Regulator focuses on top executive remuneration in India

SEBI now requires listed companies to disclose the ratio of remuneration paid to their directors and their median staff salary. Industry experts probably know this already, but the ratios are sure to reveal interesting insights about the nature of these companies, as well as the sectors in which they operate.

Hopefully, SEBI will come out with a consolidated report on the entire industry.

The point of this post is not to generate gossip, but for juicy information on specific individuals, see full story here.

H/T – Ajit Ranade

A silicon classroom revolution?

This column first appeared on the Adam Smith International partner zone on The Guardian

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Every morning, teacher Gladys Achieng takes the class register at Mathare Community Education Beijing School in Nairobi. Beijing was added to the school’s name in honour of new classrooms donated by a Chinese construction company: they built a new six-lane “super-highway” which rumbles right alongside Mathare, a sprawling slum. The highway has become a symbol of Kenya’s aspirations, much as the slum is symbolic of what the country intends to leave behind. The children answering their names at roll-call hope that education will be their ticket to a better life.

A different kind of “super-highway” – the information super-highway – was supposed to transform education in the developing world. However, in Kenya, a campaign promise by the president of “one laptop for every child” has so far failed to materialise. Whilst computers have begun to appear in schools, there is often a lack of teacher skill – or even electricity – to use them.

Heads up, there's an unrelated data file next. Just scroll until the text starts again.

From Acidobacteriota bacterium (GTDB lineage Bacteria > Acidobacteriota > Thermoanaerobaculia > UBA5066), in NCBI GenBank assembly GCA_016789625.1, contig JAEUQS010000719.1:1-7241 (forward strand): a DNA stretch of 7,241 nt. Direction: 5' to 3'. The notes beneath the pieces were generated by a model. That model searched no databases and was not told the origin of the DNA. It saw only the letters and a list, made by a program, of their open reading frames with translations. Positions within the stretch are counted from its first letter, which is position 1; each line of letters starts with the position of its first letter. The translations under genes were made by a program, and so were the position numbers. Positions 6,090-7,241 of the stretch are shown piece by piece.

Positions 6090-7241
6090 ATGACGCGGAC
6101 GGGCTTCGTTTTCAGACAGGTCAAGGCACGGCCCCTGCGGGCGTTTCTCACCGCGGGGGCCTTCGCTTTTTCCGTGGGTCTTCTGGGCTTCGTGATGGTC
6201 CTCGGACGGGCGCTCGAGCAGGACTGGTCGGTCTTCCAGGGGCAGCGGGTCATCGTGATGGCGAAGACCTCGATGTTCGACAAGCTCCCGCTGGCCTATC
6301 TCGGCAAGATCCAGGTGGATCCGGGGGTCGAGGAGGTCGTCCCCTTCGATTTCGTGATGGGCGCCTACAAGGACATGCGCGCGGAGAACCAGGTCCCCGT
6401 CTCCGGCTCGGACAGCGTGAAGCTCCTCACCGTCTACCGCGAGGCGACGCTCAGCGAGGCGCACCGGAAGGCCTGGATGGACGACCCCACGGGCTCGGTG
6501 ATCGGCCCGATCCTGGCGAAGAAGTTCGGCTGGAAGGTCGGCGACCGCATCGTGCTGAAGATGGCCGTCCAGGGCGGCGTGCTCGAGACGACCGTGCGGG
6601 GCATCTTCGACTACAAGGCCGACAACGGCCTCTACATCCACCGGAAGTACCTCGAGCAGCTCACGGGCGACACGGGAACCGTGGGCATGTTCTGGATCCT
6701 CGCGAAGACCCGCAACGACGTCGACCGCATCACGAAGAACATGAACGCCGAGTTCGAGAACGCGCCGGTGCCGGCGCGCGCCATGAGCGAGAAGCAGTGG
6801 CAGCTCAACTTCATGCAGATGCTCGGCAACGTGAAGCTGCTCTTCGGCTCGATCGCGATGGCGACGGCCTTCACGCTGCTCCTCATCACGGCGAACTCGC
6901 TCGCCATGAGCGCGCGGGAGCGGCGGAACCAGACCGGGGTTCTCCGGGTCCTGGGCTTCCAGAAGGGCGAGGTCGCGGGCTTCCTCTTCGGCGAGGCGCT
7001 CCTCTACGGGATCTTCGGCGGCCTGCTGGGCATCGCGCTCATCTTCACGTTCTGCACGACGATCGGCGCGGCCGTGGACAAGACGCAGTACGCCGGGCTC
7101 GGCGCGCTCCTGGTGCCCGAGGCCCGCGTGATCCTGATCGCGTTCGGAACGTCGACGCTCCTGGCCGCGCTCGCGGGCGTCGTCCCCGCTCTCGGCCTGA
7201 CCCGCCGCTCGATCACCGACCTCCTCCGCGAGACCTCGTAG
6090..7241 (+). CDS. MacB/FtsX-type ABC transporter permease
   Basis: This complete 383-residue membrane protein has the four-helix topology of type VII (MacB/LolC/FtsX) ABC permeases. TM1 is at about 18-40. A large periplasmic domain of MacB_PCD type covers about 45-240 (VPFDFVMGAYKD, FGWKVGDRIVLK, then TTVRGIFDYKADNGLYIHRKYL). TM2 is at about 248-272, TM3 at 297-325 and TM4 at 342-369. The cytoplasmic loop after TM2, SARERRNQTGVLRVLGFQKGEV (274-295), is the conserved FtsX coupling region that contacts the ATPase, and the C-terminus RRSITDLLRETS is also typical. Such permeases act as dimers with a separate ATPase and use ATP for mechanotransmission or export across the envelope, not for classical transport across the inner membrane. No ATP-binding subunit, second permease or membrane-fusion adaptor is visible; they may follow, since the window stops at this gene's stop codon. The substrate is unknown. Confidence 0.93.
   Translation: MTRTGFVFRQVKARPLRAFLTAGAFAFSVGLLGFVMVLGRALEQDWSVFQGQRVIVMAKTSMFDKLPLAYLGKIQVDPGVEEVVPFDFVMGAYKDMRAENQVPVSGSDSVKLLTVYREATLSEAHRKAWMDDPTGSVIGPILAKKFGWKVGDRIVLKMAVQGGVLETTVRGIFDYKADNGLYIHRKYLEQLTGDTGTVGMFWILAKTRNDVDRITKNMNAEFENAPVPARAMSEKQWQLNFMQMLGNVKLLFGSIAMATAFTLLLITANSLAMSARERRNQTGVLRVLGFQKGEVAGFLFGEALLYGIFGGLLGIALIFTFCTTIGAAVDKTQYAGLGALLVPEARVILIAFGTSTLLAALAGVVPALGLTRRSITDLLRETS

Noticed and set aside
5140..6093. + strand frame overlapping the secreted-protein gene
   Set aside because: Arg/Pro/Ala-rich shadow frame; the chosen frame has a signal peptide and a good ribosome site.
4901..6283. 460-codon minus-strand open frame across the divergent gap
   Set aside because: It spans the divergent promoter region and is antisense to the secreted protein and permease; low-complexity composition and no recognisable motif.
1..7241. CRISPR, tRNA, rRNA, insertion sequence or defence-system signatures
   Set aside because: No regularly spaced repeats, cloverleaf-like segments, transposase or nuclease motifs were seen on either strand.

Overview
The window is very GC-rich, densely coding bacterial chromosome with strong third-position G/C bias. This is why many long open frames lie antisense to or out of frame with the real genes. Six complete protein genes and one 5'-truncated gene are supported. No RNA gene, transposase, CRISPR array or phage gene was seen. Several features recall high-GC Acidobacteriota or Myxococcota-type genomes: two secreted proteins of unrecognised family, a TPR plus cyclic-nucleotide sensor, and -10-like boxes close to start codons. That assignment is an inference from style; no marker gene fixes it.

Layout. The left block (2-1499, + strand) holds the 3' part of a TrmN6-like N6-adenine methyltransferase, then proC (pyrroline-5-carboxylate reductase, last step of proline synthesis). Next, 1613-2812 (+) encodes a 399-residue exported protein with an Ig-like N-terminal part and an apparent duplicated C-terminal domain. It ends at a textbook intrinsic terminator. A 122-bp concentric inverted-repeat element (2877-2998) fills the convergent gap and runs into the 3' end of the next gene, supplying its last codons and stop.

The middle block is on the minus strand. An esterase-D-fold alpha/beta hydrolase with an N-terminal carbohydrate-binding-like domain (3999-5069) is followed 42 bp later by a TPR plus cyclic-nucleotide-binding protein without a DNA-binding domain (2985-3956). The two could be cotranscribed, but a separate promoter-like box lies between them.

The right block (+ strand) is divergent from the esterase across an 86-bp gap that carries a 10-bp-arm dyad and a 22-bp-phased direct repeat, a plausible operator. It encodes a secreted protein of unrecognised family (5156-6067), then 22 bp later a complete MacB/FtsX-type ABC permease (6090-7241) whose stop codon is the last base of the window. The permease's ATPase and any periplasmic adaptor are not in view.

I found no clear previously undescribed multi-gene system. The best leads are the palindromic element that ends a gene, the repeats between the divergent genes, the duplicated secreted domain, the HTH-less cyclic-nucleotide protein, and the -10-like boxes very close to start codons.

Buoyed by wildly optimistic talk of a silicon classroom revolution, innovators not only underestimated the human and institutional capacity required to implement their solutions, they overestimated the impact of their ideas and products on the lives of the children.

This is no longer a radical or a Luddite view. Experts are beginning to come around to the view that efforts at technology adoption and scale-up are doomed to failure unless they tackle the human element. Technological innovations cannot be seamlessly implemented across community, socio-economic or national borders. What works for the rich may not work for the poor, unless solutions are tailor-made to suit each context.

Back to Gladys Achieng’s roll-call. Here, in Mathare, a simple application of everyday technology – the ubiquitous mobile phone – has had a practical and immediate effect on school attendance. “After completing the register,” Gladys explains. “I send an SMS to an automated number. If any pupil is absent, their absence is recorded, and their parents can be notified.”